Section on Growth and Obesity, Program in Endocrinology, Metabolism and Genetics, Division of Intramural Research, Eunice Kennedy Shriver National Institute of Child Health and Human Development, National Institutes of Health, Bethesda, MD
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Effects of Interrupting Sedentary Behavior With Short Bouts of Moderate Physical Activity on Glucose Tolerance in Children With Overweight and Obesity: A Randomized Crossover Trial
- Published on October 2018
Objective: Sedentary children have greater risk of developing abnormalities in glucose homeostasis. We investigated whether interrupting sedentary behavior (sitting) with very short periods of walking would improve glucose metabolism without affecting dietary intake in children with overweight or obesity. We hypothesized that interrupting sitting with short bouts of moderate-intensity walking would decrease insulin area under the curve (AUC) during an oral glucose tolerance test (OGTT) compared with uninterrupted sitting.
Research Design and Methods: Overweight/obese (BMI ≥85th percentile) children 7–11 years of age underwent two experimental conditions in random order: prolonged sitting (3 h of continuous sitting) and interrupted sitting (3 min of moderate-intensity walking at 80% of ventilatory threshold every 30 min for 3 h). Insulin, C-peptide, and glucose were measured every 30 min for 3 h during an OGTT. Each session was followed by a buffet meal. Primary outcomes were differences in OGTT hormones and substrates and in buffet meal intake by condition.
Results: Among 35 children with complete data, mixed-model results identified lower insulin and C-peptide in the interrupted condition (P = 0.007 and P = 0.029, respectively); the intervention reduced insulin AUC by 21% (P < 0.001) and C-peptide AUC 18% (P = 0.001) and improved estimated insulin sensitivity (P = 0.013). Neither buffet total energy intake (1,262 ± 480 vs. 1,260 ± 475 kcal; P = 0.89) nor macronutrient composition of the meal (P values >0.38) differed between conditions significantly.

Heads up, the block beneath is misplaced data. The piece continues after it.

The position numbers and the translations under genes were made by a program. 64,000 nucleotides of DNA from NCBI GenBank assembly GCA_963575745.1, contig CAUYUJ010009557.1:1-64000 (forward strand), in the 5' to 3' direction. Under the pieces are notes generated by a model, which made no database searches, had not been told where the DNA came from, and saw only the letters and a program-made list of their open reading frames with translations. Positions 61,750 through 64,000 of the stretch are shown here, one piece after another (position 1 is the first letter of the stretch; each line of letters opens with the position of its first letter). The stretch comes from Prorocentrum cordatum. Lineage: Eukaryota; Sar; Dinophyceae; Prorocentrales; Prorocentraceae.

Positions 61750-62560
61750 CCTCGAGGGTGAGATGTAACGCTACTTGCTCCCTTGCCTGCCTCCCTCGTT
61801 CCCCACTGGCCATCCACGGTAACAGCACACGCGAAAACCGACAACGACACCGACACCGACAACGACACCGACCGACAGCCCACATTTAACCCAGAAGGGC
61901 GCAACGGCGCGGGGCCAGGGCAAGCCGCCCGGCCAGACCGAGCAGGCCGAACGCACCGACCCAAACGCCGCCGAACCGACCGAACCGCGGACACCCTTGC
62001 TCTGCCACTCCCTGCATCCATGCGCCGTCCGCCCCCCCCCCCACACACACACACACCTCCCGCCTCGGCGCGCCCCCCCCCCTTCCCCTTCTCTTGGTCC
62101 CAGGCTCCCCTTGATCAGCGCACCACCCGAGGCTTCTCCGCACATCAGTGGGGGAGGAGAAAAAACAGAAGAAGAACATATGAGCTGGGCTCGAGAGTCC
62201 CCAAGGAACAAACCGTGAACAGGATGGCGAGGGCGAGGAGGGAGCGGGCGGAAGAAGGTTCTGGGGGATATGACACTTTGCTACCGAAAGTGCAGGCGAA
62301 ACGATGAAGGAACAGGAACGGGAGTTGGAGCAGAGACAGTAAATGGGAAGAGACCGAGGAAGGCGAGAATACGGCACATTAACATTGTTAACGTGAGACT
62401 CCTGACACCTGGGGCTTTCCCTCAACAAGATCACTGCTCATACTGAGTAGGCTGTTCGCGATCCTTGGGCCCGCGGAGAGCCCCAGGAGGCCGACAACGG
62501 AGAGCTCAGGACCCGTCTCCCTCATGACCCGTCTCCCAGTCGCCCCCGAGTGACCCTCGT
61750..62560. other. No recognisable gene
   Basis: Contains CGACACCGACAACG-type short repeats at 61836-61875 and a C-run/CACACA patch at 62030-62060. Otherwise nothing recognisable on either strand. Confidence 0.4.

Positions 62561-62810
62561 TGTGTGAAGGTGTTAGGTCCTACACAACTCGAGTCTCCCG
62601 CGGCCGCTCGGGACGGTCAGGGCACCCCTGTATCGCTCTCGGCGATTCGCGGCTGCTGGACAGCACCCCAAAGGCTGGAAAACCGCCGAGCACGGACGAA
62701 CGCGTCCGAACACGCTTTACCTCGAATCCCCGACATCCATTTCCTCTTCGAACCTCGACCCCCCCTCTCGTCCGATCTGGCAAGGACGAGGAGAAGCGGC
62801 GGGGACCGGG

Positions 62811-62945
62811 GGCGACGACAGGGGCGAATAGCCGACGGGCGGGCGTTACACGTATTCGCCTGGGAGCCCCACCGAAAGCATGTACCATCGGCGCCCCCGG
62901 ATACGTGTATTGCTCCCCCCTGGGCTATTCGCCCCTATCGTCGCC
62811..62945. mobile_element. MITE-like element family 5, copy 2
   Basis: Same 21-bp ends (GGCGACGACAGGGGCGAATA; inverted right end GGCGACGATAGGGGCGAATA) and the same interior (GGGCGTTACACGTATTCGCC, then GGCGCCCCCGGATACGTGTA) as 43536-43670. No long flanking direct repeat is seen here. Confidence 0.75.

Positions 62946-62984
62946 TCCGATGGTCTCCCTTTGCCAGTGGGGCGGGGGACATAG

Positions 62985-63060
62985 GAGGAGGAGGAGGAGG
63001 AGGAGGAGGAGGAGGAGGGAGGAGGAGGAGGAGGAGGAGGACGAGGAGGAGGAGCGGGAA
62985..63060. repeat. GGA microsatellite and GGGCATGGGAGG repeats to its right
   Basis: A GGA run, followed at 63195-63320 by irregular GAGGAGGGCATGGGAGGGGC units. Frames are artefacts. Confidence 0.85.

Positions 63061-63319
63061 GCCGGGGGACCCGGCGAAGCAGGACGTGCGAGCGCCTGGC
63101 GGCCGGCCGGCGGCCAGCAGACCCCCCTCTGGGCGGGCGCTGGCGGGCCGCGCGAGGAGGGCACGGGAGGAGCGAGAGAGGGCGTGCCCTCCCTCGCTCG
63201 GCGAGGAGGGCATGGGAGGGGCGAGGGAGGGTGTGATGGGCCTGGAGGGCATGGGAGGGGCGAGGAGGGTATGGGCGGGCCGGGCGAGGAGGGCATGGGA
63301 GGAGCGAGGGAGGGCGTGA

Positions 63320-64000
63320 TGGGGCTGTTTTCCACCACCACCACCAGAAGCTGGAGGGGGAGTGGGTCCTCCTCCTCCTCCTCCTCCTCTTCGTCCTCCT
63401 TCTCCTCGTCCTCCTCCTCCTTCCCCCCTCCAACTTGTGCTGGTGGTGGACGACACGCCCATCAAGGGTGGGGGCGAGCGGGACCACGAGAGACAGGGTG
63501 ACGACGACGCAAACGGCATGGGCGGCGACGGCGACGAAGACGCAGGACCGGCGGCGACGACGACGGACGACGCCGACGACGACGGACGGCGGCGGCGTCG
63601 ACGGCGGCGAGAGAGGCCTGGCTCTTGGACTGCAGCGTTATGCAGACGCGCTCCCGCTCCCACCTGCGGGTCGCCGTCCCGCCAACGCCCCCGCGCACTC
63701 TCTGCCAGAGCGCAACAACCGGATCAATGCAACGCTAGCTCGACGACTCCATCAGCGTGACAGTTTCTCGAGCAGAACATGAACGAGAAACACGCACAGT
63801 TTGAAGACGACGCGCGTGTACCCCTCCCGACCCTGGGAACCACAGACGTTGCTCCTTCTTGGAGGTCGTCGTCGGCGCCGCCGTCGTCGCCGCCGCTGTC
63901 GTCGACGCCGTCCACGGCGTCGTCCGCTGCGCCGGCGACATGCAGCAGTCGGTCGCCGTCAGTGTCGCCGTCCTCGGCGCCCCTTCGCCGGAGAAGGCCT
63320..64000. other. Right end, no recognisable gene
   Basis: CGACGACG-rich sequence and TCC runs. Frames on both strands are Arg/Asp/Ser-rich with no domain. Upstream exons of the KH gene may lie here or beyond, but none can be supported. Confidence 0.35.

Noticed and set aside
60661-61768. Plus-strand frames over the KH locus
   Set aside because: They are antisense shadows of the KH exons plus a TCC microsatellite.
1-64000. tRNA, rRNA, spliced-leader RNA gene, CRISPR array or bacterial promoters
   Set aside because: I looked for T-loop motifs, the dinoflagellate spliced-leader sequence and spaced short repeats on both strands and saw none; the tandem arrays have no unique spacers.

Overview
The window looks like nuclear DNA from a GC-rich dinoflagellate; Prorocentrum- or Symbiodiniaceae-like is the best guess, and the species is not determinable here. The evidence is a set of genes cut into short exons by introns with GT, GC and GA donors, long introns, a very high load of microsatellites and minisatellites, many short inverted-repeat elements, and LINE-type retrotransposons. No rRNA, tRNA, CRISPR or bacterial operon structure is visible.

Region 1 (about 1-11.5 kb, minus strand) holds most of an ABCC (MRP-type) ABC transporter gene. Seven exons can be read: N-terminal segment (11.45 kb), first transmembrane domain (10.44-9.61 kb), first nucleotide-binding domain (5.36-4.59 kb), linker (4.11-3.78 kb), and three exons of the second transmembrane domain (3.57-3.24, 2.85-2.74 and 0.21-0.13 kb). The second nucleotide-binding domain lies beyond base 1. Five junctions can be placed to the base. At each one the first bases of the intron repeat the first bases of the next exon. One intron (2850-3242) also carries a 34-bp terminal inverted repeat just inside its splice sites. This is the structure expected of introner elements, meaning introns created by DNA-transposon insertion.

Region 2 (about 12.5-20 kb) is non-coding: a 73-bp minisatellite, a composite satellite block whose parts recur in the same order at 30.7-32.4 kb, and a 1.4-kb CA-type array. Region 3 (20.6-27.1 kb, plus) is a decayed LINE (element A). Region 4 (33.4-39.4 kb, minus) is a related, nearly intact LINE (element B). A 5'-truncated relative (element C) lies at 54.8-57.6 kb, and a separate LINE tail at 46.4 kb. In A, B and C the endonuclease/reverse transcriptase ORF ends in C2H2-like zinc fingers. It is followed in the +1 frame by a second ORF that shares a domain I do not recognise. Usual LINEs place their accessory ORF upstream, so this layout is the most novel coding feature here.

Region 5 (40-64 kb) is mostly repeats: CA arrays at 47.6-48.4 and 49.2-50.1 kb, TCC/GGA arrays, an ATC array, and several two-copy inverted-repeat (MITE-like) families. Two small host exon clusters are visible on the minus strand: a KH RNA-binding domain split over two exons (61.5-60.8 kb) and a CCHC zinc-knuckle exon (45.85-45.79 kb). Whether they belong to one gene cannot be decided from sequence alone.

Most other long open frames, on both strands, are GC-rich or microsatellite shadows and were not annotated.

Conclusions: Interrupting sitting with brief moderate-intensity walking improved glucose metabolism without significantly increasing energy intake in children with overweight or obesity. Interrupting sedentary behavior may be a promising intervention strategy for reducing metabolic risk in such children.
- Miranda M. Broadney 1
- Britni R. Belcher 2
- David A. Berrigan 2
- Robert J. Brychta 3
- Ira L. Tigner Jr. 1
- Faizah Shareef 1
- Alexia Papachristopoulou 1
- Jacob D. Hattenbach 3
- Elisabeth K. Davis 1
- Sheila M. Brady 1
- Shanna B. Bernstein 4
- Amber B. Courville 4
- Bart E. Drinkard 5
- Kevin P. Smith 6
- Douglas R. Rosing 7
- Pamela L. Wolters 8
- Kong Y. Chen 3
- Jack A. Yanovski 1
Division of Cancer Control and Population Sciences, National Cancer Institute, National Institutes of Health, Bethesda, MD
Diabetes, Endocrinology, and Obesity Branch, National Institute of Diabetes and Digestive and Kidney Diseases, National Institutes of Health, Bethesda, MD
Nutrition Department, Hatfield Clinical Research Center, National Institutes of Health, Bethesda, MD
Rehabilitation Medicine Department, Hatfield Clinical Research Center, National Institutes of Health, Bethesda, MD
Nursing Department, Hatfield Clinical Research Center, National Institutes of Health, Bethesda, MD
Cardiovascular Branch, National Heart, Lung, and Blood Institute, National Institutes of Health, Bethesda, MD
Pediatric Oncology Branch, National Cancer Institute, National Institutes of Health, Bethesda, MD